DSW makes use of the lost wax process, a casting method dating back to between 4500 and 3500 BC, where molten metal is cast into a ceramic mould that was created through a wax model. This process allows for intricate detail and precision to be achieved in the final bronze. DSW is equipped to cast in silicone bronze, aluminium and stainless steel by means of an induction furnace, which is widely regarded as a clean, energy-efficient and well-controllable melting process. As a very technical and labour intensive process, casting of a small-scale sculpture can take between six and ten weeks, whereas a larger scale bronze can take up to six months before completion.

The foundry has collaborated on a number of large scale traditional public art monuments and portraits, such as Chief Tshwane at the Pretoria City Hall, Brenda Fassie in Newtown, Johannesburg and Solomon Mahlangu in Mamelodi, Pretoria. Furthermore, by working with established sculptors, the studio constantly develops its proficiency and skill through hands-on experience, skills-transfer and a focus on acquiring tacit knowledge.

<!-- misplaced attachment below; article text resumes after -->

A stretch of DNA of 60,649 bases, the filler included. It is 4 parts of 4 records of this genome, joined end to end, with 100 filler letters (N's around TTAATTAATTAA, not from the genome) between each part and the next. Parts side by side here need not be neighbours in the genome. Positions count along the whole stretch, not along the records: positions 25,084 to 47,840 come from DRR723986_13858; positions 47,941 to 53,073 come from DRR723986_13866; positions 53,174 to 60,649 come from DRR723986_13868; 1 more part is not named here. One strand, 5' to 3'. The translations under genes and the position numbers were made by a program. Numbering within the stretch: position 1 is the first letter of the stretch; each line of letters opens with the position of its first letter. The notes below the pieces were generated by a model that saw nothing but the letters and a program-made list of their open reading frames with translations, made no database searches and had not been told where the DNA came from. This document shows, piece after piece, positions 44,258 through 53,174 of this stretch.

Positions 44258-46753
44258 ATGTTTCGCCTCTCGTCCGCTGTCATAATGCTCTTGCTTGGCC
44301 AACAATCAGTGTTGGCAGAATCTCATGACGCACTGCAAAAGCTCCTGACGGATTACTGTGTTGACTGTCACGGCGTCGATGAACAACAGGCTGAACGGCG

The casting and finishing of projects such as The One Brother and the Dark Cloud by Angus Taylor, and Cogitator and Know Thyself by Norman Catherine exemplifies the technically complex foundry processes involved in casting sculpture. The relation between the scale of the sculptures and the finely textured surface detail called for extensive laborious finishing whilst the height, weight and canter leverage of the forms required intelligent joining and engineering.